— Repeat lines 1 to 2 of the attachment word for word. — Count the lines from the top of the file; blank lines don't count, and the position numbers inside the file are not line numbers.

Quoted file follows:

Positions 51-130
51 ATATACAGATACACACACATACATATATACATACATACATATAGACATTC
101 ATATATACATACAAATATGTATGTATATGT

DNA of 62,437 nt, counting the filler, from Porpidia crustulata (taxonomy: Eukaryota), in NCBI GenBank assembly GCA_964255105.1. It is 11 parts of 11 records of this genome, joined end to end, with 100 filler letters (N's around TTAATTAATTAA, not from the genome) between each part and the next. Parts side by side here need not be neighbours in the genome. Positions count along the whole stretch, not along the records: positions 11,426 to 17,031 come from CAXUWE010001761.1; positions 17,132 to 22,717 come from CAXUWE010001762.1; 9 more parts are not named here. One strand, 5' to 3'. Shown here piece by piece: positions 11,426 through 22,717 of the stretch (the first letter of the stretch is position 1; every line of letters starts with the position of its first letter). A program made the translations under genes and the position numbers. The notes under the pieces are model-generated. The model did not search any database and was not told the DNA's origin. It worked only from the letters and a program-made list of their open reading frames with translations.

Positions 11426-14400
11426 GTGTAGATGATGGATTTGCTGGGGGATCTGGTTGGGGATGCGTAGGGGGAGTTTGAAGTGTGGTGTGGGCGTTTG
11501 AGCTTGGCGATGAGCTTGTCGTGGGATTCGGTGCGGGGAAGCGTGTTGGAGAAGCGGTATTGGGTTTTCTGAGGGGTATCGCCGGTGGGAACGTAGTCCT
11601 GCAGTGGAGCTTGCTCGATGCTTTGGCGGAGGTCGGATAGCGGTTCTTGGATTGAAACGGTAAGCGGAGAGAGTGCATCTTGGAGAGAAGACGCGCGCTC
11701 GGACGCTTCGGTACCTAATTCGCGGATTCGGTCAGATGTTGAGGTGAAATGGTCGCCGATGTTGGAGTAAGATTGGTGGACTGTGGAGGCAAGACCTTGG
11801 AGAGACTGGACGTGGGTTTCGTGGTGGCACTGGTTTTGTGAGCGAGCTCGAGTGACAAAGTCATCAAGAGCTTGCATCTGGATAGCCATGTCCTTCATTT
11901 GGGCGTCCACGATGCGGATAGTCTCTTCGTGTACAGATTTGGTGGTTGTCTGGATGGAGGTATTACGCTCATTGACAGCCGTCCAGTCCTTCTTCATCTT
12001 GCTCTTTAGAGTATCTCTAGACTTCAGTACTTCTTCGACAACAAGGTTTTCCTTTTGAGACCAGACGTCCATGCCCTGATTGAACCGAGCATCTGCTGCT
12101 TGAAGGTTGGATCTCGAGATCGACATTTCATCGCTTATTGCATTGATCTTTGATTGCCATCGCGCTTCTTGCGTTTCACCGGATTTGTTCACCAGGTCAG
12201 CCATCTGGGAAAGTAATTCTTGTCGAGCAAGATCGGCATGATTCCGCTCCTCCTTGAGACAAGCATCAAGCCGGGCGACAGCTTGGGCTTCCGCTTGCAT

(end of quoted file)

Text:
Positions 51-130
51 ATATACAGATACACACACATACATATATACATACATACATATAGACATTC